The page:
As much as the memes liked to dunk on Preston for never shutting up about helping settlements, settlements fucking rule. Which is the other way that Fallout 4 got me: Building. Fucking. Farms. I set up a bunch of settlements, planted crops to feed the settlers, and built shacks and shit for them to live in. Oh, and I surrounded them with automated turrets. There’s nothing greater than hearing on the radio that a settlement needs help, just to fast travel there and watch the attackers get shredded by my sentries.

Life in The Commonwealth is much easier when you have large supplies of ammunition and caps. A holdover from my Skyrim days is my tendency to sneak about, shooting targets from a distance. My survivor is a decent sniper, but he really only gets to clip a couple of targets at proper sniper range. After that, he has to creep up a bit closer. My preferred weapon while closing this gap is a custom .308 combat rifle that I call “Quickshot.” It’s great for putting things down with two or three rounds, and it’s silenced. If I have time to line up a headshot I can put most things down with one round. The problem is that .308 ammo is kind of rare so I am constantly purchasing it. One way to make lots of caps and to buy ammo at a discount is to set up vendors at the various settlements. I put up a weapons emporium and I can usually buy 50-100 rounds of .308 every couple of days. Every time I come to a settlement to drop off salvage, I hit up the emporium for .308, .50 cal, and shotgun shells. I tend to hoard .45 and 5.56mm to hand out to settlers that work security.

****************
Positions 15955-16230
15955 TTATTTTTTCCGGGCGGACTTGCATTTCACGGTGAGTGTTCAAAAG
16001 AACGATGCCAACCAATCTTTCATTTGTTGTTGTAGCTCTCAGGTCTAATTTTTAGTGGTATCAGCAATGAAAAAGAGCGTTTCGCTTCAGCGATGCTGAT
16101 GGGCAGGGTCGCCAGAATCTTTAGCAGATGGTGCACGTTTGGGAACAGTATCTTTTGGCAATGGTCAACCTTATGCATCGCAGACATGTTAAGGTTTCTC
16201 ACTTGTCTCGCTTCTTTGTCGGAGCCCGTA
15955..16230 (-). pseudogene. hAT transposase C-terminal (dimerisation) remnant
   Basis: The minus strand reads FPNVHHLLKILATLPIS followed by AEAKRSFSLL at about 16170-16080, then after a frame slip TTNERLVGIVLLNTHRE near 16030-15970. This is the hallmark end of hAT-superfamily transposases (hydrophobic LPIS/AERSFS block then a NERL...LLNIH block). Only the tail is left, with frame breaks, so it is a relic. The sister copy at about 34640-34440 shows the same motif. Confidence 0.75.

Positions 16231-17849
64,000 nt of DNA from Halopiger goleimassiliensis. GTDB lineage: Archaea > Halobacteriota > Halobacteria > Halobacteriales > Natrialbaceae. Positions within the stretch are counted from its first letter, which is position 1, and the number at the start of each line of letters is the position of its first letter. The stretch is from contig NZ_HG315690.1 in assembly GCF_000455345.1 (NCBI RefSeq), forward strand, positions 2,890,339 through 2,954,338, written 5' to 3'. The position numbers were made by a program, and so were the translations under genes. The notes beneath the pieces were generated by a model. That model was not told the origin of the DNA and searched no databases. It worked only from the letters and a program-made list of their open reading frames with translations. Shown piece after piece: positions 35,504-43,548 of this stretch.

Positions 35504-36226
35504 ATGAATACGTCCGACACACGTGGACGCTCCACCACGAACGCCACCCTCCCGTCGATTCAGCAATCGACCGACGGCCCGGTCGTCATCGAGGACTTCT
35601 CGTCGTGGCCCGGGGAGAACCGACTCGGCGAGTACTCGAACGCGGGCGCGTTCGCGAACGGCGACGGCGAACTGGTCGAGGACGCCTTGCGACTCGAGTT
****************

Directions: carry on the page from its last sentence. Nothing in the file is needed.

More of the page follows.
Another luxury item to have is large amounts of salvage. Most vendors will let you buy large shipments of salvage for a thousand or more caps. When you are maxing out the defenses of a settlement, or building lots of robots, you tend to run low on aluminum, steel, and oil. One way I get steady access to lots salvage is to set up trading emporium at my settlements as well. This lets me buy salvage in bulk. One particular item that you need tons of is adhesive. You can craft vegetable starch at a cooking station by combining corn, mutfruit, and tatoes. So putting folks to work farming these items at your settlements is important. Once you have a large supply of vegetable starch, you can sell off the excess that appears in your workshops. Once your local traders are out of caps, you can go to the Diamond City Market to unload the rest. If you set up a clinic, you can also buy bloodpacks which you will need to make stimpaks. Depending on your selection of perks, you can keep your survivor going on just stimpaks.